“When it comes to contemporary American culture, its slogan ought to be “same old same-old.” Same old movies — one bombastic comic book adventure after another. Same old TV shows — one “Friends” clone after another, from “How I Met your Mother” to “Happy Endings” to “Whitney” to “Men at Work.” Same old journalism. Same old politics. There are, of course, outliers and renegades, but there seem to be fewer of them nowadays, and they are just that: outliers. For all the obsession with the new and different, we seem to be living within deja vu.”

    Gabler goes on to offer the example of David Puttnam, the British producer of the Academy Award winning CHARIOTS OF FIRE, who was head of production of Columbia Pictures for about a year in the early 1980’s. Puttnam bucked the system and forced out of office for his boldness. Gabler goes on to say:

    Thus Puttnam’s Law: It is more acceptable to fail in conventional ways than in unconventional ways. And its corollary: The reward for succeeding in unconventional ways is less than the risk of failing in unconventional ways. In short, you can screw up with impunity so long as you screw up like everybody else.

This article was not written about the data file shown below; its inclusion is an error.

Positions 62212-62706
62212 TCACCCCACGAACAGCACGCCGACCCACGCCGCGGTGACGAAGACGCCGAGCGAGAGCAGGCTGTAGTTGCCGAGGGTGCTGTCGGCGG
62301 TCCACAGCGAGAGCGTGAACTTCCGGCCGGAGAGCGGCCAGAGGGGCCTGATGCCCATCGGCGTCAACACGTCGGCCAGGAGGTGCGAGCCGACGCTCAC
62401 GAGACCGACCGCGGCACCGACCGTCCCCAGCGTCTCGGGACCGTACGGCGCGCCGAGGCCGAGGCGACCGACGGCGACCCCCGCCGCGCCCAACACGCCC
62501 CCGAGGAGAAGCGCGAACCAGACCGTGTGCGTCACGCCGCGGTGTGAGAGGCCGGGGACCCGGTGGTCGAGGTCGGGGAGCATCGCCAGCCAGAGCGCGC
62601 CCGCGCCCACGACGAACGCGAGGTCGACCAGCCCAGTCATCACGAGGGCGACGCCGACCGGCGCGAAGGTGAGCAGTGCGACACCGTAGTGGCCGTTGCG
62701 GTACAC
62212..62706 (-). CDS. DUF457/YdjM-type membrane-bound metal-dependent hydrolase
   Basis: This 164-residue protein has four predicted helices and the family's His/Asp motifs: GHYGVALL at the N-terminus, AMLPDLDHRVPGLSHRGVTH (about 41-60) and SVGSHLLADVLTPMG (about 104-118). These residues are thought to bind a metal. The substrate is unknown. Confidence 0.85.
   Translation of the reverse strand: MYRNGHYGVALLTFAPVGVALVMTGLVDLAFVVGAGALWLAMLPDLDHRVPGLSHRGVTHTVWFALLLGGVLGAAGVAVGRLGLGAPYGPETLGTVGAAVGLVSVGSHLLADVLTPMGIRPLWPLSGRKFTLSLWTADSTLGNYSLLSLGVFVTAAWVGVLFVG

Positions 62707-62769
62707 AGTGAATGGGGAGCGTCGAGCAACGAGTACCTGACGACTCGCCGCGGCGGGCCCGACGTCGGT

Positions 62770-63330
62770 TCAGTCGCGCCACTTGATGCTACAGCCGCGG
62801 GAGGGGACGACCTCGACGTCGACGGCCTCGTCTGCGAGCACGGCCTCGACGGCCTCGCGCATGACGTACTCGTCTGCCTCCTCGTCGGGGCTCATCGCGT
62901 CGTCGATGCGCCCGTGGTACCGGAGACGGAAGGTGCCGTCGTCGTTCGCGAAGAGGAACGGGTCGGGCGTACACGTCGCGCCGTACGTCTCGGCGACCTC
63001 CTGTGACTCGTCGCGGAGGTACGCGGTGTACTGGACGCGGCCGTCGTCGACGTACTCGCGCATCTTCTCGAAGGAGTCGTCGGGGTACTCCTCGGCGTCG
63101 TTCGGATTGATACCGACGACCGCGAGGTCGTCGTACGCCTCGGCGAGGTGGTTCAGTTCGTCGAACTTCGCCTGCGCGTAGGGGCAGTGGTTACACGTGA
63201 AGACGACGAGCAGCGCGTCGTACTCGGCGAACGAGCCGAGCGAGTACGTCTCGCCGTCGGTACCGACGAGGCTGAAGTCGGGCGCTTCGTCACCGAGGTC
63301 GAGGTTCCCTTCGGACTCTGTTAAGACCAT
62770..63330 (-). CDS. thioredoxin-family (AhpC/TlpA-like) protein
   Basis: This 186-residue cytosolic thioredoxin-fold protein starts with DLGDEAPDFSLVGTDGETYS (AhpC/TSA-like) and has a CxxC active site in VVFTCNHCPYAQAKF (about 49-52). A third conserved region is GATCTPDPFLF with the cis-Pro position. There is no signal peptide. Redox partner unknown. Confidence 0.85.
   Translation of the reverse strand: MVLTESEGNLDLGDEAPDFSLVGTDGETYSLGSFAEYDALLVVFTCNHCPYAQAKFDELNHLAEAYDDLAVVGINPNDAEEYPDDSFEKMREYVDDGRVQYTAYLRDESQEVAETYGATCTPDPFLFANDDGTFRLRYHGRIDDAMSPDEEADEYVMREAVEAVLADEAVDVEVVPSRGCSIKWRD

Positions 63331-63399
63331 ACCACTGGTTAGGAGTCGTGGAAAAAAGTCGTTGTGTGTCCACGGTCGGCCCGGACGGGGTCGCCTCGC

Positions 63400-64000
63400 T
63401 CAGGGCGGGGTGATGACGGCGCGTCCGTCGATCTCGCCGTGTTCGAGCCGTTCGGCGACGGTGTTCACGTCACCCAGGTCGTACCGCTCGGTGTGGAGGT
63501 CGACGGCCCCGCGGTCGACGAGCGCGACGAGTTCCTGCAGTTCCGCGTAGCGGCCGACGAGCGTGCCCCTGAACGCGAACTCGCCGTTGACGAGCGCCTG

“This is not only the iron law of the entertainment industry. It is the iron law of life. No one wants to be caught out on a limb for fear of having it sawed off behind him. Or put another way, there is safety in numbers even if there isn’t necessarily wisdom.”

    “Thus, even when you are wrong, you have the defense of working within the consensus. When you are wrong outside the consensus, you have no defense. You are on your own. That’s Puttnam’s Law again.”

    “To be fair, America has long been in the grip of Puttnam’s Law. Conformity is comfort. Early in the 19th century Tocqueville remarked, “I know of no country in which there is so little independence of mind and real freedom of discussion as in America.” But the law operates with greater force now because the culture has become so status- and success-conscious at its upper echelons that there is more at stake by risking independence, and because mass culture itself intensifies the fear of being different. For all our vaunted individualism, majority not only rules in America; it rules with an iron hand.

    It is often said of Hollywood that it is like high school with money, meaning there is the same childish fixation on status. But when it comes to peer pressure as well, that joke is sadly accurate about nearly every sector of respectable adult life. Most people prefer self-protection to the risk of being ostracized. As a result, we increasingly live in retreat from anything that is daring, exciting or different because what would the other kids think if we didn’t all do what they were doing? So there is a monotony in American mainstream culture, an overwhelming sense of groupthink, for which there is no punishment save the awful damage it wreaks on our national imagination and on our sense of creative adventure.